How to create your own Comic Chat Character - Part 4

Brought to you by The Phoenix On-Line Foundation and Bob - AKA Bud O


For a little change of pace, I thought we might go over some "resources" for Chat Characters. Every "author" must tailor his/her ideas, sources, and character types based on individual abilities, and to a large part, the software used.

The problem with most character resources, as mentioned earlier, are the copyrights. If you scan a picture from a magazine to make a character, and do not obtain written permission to use the image, then you have violated the Copyright laws. We are seeing many copyrighted images show up as characters. Even if you don't claim any copyright, you have still broken the law, and there can be serious penalties for that. When you draw a character from "scratch", you can still violate copyright law if the image represents an actual copyright image to a certain degree.

If you need assistance or inspiration in the "art" department, the best resource is a clip art library or collection, which can be purchased at low cost. I have found the Clickart collections, by T-Maker ( a subsidiary of Broderbund ) the best clip art collections available. They have sets ranging from 5,000 clips to as high as 500,000 clips, with prices ranging from 39 to 99 dollars. Broderbund Software, by the way, is the publisher of perhaps the world's most popular home graphics program "Print Shop". Don't confuse that with "Paint Shop" which is published by JASC. I have dozens of clip-art collections, and since I purchased them, I am free to use them, modify them, and even copyright my new "creations", the only thing I am not allowed to do is to re-assemble the images into new collections, selling them as my own collection.

So, this time we will take an image from one of my collections, and show you how to transform it into a usable character image.

Here is an image showing the transition from the original clip, which happened to be in Windows Metafile (.wmf) format.

Steps to transition from photo to comic

Metafile is a popular format, since it is a "quasi-vector" image, that can be resized (in a drawing program), and still retain sharp lines. Importing the image into a paint program such as Paint Shop Pro, the image converts to a "Bitmap" format, with the usual "pixely" look.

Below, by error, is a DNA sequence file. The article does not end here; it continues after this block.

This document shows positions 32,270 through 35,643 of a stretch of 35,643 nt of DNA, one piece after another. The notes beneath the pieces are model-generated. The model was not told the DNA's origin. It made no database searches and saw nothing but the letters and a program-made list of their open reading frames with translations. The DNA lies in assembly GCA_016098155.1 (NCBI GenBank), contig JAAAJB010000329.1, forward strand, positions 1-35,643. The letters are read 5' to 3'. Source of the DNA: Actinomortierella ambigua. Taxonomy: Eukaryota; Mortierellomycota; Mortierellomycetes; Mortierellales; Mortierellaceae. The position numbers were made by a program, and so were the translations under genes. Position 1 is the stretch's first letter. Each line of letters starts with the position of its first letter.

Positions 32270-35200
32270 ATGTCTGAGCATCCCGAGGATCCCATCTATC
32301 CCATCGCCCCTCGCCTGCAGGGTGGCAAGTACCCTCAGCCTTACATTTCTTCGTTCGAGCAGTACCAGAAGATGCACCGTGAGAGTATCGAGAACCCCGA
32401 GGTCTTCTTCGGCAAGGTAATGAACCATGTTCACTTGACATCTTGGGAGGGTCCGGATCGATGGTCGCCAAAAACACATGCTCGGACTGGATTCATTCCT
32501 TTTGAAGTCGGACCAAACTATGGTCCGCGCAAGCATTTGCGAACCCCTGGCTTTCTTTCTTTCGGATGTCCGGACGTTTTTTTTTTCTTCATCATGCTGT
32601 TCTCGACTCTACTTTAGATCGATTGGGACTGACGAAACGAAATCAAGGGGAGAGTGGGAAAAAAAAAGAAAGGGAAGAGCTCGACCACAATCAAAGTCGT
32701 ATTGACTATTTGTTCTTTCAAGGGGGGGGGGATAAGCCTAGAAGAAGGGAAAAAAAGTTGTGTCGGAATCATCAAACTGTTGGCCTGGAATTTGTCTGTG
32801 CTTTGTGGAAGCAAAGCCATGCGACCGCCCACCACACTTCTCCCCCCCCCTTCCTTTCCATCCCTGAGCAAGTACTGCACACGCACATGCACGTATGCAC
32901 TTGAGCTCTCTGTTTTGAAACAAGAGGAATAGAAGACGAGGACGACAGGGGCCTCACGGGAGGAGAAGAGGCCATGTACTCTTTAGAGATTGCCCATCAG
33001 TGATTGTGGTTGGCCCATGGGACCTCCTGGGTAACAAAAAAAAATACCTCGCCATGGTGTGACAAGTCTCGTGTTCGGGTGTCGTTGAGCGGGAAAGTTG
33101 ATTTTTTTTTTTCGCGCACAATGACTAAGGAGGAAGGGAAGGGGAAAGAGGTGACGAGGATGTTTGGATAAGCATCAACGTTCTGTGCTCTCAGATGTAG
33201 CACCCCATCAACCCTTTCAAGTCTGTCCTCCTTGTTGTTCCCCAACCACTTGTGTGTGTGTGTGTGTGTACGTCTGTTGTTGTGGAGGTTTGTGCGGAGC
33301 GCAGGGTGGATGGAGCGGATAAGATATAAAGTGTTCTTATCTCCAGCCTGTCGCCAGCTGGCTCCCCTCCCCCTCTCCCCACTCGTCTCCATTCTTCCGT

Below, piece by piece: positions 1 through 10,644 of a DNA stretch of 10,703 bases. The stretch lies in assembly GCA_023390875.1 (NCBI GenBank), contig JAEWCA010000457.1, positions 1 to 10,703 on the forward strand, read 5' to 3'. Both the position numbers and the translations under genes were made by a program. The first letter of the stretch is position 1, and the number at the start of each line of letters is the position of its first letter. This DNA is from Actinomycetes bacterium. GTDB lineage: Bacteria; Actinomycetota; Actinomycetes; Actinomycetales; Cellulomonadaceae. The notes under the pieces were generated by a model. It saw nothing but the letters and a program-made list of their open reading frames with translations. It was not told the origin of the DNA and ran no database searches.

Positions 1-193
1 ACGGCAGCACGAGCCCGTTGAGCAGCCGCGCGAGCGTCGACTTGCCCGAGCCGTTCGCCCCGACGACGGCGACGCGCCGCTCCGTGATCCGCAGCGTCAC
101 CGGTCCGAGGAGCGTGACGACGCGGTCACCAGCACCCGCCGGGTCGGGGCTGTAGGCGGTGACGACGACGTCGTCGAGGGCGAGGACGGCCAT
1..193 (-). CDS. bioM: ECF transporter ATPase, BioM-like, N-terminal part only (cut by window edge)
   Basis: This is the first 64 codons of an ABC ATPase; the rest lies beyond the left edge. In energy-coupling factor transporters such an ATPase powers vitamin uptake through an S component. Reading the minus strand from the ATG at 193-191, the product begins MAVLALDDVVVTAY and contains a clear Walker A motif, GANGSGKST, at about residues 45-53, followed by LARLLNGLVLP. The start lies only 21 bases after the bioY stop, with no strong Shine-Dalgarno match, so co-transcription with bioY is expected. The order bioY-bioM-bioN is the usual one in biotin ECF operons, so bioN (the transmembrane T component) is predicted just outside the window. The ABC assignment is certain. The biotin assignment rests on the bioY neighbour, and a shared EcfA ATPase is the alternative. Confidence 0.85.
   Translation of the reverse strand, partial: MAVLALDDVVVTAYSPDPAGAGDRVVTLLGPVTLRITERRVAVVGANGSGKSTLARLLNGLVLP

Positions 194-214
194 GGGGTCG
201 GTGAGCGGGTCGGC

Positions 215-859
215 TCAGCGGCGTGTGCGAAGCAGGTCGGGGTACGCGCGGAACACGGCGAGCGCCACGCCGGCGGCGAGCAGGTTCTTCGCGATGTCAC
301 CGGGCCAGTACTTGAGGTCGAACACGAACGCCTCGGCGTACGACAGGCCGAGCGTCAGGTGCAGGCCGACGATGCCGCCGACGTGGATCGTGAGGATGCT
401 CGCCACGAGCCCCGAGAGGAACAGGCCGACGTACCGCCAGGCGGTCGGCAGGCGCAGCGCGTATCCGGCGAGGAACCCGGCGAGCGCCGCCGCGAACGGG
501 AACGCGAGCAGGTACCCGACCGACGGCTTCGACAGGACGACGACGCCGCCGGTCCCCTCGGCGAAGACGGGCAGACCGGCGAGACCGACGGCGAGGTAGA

Frame 1 shows the original image, in .wmf format, opened in Paint Shop Pro and then saved as a .bmp file. The original image was 147 pixels wide by 422 pixels tall, too large for direct use. (Note that I resized number 1 to fit this smaller image, in practice do not resize until all color has been removed). Now here are the actual steps:

Open the image in Paint Shop Pro, magnify to at least 1x (actual size). On the menu, select "colors", "channel splitting", "split to RGB". Now you will have 3 new images on the screen, showing the 3 color channels used (Red, Green, Blue) Delete the "green" and "blue" as they have large black areas unsuitable for use. Notice the "red" has most of the color removed, with only a little grayscale remaining (Frame 2) With the "red" image highlighted, choose "colors", "reduce colors", and choose 1 bit (2 color) Sound familiar? We now have a nice black and white, uncluttered and undithered image we can edit. Save the "red" image as Katy1.bmp (When channel splitting, you have to experiment a bit, depending on the colors in the original image. Use the color channel that works the best for your image.)

Now we have to reduce the size of our image to fit the Character Editor. Remember that size is 154 pixels wide by 224 pixels tall. There are 4 methods available for re-sizing: "Smart Size" and "Pixel Resize", which are used on images with color depths less than 16 million; also "Bilinear Resample" and "Bicubic Resample", which can only be used on 24 bit images. So let's start again:

Open the Katy1.bmp. Choose "Colors" "increase colors",,,set to 24 bit 16 million (no, the "colors" won't come back) Click the resize button, set the image height to 224, be sure "maintain aspect ratio" is checked, select Bicubic Resample at the bottom, and click ok. Now the image is the correct height, so open a new blank image 154 x 224 in 16 million colors, with white background. Highlight the resized image, hit Ctrl A to select ALL, then click the "copy" button. Highlight the blank image and click the "paste button", center the pasted image. Save the new 154 x 224 image as Katy2.bmp With Katy2.bmp still highlighted, choose "colors", reduce colors,,set to 1 bit 2 color again., and save.. (Frame 3) Edit the image, make copies, rotate, whatever you want to do at this point, you are on your own. When you are ready for color, change the image(s) back to 24 bit. (Frame 4)

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